Writing in March, I would have explained the need for women to jump on top of the online consultation, then ongoing, in which the CPS was asking for views on social media. They were clearly minded, back then, to come down hard on direct threat, but to soft-pedal on the wider anti-social stuff. So the law is the law: but they want prosecutors to set the threshold high before acting over online abuse. Because otherwise, the courts would be bursting!
Writing yesterday, I could report that the consultation had ended and – surprise! surprise! – the CPS now does advise prosecutors to adopt a high threshold before acting on online abuse. I could also report that while the police, in the shape of the Association of Chief Police Officers (ACPO) were positive about women’s groups setting up a stand-alone online abuse report button, they had also read the CPS’ guidance.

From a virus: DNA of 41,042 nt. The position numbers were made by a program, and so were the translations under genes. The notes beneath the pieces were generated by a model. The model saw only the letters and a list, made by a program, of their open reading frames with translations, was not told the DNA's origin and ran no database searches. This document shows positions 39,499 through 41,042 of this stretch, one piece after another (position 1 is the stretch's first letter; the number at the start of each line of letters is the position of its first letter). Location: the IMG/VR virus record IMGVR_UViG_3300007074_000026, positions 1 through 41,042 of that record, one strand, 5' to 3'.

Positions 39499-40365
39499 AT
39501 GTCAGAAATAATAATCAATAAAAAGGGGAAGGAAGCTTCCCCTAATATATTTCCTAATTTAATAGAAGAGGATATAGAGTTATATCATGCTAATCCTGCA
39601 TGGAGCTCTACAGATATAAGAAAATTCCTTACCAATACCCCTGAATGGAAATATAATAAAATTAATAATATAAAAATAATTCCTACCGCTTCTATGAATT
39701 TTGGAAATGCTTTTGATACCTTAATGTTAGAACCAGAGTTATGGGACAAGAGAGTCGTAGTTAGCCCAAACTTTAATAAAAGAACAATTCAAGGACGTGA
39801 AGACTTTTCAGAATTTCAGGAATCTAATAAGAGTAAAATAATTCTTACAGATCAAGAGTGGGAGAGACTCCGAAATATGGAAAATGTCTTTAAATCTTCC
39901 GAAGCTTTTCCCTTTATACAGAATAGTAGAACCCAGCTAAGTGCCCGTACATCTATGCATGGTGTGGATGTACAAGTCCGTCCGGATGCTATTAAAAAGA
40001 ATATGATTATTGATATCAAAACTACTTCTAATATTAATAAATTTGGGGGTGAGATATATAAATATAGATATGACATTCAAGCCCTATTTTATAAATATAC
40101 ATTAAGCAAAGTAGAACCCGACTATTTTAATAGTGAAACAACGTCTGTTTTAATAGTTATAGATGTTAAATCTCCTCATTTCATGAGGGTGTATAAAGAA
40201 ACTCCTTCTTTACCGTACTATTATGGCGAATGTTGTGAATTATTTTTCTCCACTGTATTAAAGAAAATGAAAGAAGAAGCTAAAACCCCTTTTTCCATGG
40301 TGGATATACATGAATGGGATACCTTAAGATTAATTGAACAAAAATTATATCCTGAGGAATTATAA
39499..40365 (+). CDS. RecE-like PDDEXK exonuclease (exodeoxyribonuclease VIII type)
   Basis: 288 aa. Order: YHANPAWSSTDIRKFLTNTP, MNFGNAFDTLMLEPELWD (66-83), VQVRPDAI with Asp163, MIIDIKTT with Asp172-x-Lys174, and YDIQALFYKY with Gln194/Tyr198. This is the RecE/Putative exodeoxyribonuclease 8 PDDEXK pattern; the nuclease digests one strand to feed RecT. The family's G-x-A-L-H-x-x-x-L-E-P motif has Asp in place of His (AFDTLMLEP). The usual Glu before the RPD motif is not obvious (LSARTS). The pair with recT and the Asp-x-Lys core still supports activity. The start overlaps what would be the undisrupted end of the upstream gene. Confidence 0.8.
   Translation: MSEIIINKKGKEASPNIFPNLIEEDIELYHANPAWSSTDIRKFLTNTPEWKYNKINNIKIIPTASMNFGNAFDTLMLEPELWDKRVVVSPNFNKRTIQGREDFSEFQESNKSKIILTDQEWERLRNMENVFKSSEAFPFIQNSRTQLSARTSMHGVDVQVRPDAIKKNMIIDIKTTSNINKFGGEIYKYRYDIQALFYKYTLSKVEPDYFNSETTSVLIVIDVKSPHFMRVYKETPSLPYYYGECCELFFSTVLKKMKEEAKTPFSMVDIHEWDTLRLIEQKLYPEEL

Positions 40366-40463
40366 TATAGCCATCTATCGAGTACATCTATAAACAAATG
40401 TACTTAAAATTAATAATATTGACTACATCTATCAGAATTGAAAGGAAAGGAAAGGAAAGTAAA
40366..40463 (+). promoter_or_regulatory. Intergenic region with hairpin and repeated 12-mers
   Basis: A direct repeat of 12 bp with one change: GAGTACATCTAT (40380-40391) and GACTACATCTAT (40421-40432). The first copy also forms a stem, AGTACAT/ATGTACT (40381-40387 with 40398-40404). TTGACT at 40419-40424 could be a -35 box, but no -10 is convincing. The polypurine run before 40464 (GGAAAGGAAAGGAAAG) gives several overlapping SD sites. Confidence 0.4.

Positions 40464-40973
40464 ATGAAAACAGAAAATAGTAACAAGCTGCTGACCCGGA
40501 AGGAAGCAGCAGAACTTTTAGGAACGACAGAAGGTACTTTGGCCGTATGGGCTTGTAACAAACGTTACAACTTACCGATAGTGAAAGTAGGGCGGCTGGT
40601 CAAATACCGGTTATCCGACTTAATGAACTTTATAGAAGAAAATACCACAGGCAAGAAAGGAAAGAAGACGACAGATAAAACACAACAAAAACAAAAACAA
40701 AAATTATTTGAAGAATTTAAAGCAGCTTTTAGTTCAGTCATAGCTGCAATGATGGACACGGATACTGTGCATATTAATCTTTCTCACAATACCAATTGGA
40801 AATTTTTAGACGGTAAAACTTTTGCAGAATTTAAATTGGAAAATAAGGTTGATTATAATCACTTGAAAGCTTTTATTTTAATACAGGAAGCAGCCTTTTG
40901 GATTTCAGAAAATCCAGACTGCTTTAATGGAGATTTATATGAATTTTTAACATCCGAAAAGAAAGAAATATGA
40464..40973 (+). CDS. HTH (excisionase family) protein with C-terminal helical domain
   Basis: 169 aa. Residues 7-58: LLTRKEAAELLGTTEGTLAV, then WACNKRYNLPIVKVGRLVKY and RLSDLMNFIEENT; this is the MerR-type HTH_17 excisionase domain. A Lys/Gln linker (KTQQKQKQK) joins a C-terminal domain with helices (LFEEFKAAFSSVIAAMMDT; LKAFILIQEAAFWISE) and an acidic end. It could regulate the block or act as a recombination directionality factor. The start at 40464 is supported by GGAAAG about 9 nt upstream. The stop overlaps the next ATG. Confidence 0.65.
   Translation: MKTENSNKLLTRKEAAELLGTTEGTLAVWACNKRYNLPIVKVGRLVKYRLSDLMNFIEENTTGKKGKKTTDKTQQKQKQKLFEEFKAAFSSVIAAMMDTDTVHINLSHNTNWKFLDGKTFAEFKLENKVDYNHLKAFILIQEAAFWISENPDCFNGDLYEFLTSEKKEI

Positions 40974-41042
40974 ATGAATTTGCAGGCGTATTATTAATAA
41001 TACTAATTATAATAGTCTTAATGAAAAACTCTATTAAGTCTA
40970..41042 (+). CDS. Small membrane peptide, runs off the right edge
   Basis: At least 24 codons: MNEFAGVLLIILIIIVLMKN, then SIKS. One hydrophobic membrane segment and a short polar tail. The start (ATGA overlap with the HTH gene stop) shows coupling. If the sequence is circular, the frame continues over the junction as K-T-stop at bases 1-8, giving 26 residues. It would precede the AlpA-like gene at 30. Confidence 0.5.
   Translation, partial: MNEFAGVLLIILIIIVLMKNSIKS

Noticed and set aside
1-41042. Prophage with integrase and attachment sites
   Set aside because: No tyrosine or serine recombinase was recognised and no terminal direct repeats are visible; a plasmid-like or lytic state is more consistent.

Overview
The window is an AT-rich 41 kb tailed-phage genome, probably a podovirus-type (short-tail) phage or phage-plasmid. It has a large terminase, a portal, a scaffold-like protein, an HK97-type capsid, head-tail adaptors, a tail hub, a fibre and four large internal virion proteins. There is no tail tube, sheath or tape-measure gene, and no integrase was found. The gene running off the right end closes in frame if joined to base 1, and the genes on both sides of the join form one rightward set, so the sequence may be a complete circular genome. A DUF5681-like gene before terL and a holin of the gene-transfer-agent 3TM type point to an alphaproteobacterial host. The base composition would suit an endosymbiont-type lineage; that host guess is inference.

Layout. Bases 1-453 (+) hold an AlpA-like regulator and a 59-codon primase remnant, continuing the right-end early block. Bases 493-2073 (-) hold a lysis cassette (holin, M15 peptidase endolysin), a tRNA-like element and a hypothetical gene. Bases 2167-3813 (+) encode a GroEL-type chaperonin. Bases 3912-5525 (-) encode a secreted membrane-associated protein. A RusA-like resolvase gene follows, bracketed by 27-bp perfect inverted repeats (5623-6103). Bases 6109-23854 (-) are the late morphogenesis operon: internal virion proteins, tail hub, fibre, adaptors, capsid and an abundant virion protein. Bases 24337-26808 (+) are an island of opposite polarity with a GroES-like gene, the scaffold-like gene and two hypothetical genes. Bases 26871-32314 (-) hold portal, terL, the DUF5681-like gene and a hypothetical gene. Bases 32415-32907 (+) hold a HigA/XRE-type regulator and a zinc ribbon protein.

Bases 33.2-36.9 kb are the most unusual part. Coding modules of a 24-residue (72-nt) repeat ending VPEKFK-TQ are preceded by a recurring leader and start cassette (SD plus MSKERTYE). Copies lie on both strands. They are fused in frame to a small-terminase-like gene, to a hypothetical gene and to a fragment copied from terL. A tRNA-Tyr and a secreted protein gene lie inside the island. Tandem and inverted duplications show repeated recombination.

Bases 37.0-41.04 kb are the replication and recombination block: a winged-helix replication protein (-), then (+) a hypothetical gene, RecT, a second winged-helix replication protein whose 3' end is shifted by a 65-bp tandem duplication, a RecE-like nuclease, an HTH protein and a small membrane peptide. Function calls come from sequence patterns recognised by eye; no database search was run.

After speaking to Andy Trotter, a member of ACPO for whom I have the greatest respect, the Press Office came back and passed on the following: “In terms of the issue about swamping we would point to the high threshold set by the CPS guidance as a good starting point.” Ah. Message received and understood.
Except, on this, I think the CPS have called it wrong. Because this is NOT an issue that is about to go away, as the main counter-arguments to doing something are increasingly revealed as hollow.
Revenge of the sexist
On the one hand, “it’s the internet”, and that’s different: just like men’s clubs were different, or the Royal Society, which long excluded leading female scientists, was different or… well, pretty much ANY space once exclusively male, now no longer. It’s a space. Its an important public space. And we do not tolerate the exclusion of women from public spaces. Period.